“Giganta Strong” by Michael Moreci and Max Raynor. This was pretty fun. I loved Raynor’s fun and expressive art, and Moreci delivered one of the better plots I’ve read from him in a while. Giganta goes back to her hometown and remembers why she left it. There isn’t any redemption for the character, so it’s fun seeing a character who knows she’s a terrible person just run around and be a dick. There’s a fair so there’s a hint of it taking place in the summer.

“Cruel Summer” by Tim Seeley and Minkyu Jung. I don’t get this story at all. A lot of the stories in this book involve the villains realising that they have made a mistake or just do a good act, or perhaps show restraint. I’m not sure if these writers equate these themes with summer, or if these were just tucked away in some drawer and fished out to pad out this book. This has almost nothing to do with the summer aside from the fact that it’s daytime and the sun is out. And it’s not a very good story too, despite it looking gorgeous.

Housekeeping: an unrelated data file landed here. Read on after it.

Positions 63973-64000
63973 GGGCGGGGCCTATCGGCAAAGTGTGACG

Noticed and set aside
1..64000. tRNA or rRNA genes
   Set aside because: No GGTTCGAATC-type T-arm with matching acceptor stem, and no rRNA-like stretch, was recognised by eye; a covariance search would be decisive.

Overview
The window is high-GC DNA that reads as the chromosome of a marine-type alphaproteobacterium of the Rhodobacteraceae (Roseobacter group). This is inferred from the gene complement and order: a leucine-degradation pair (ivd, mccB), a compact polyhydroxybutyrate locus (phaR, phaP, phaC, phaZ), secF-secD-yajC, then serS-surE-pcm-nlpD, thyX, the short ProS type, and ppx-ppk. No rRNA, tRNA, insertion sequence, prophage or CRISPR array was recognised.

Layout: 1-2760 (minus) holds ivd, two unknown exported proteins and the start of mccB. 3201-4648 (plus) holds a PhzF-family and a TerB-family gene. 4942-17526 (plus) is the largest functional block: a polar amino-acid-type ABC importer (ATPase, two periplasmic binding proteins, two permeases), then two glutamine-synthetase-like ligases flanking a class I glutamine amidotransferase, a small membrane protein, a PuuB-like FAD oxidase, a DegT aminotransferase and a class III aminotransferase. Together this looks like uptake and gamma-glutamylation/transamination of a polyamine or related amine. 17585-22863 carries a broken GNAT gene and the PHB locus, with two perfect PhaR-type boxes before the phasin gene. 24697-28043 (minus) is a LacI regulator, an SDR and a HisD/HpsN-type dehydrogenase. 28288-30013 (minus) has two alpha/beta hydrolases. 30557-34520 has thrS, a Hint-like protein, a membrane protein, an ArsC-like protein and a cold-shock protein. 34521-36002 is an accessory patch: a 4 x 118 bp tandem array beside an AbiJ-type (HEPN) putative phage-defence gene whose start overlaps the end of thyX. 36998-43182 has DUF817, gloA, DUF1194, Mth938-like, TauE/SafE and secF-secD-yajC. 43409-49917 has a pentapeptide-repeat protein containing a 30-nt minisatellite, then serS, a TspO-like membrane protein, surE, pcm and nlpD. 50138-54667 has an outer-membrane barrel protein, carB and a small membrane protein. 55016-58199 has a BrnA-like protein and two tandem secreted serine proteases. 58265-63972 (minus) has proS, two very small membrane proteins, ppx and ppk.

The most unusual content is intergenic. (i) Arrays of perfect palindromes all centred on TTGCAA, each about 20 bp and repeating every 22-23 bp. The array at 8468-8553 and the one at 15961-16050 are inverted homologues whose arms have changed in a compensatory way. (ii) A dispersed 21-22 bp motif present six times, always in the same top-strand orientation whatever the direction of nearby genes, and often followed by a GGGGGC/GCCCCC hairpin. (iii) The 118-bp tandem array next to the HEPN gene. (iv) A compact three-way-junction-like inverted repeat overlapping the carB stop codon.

“Dog Days of Summer” by Shea Fontana and Carlos D’Anda. Same thing here. Gorgeous, but nothing to do with the summer. It’s a lot more enjoyable than a lot of the stories in this book, though.

 

“Perfect Gentleman” by Daniel Kibblesmith and Laura Braga. This might be the most summer-themed story of the bunch. It’s got everything. Insecurity about women, the futile desire to lose weight, and feeling inferior at the gym. It speaks to me personally I guess. But the issue overall is less than decent, truthfully. It’s needlessly convoluted and ends with a tease of more to come? Are you kidding me?

 

“Independence” by Collin Kelly, Jackson Lanzing, and Giuseppe Camuncoli. This was pretty bad. It had, get this, absolutely nothing to do with the summer. It’s a Crime Syndicate story and somehow manages to be boring as hell.

 

This took a lot of energy. A lot of these stories were forgettable but there were some gems in the bunch that I really enjoyed. However, is it worth the massive price tag to read three or so good stories? That depends on you, so go into it with an open mind.

 


 

Our Score:

6/10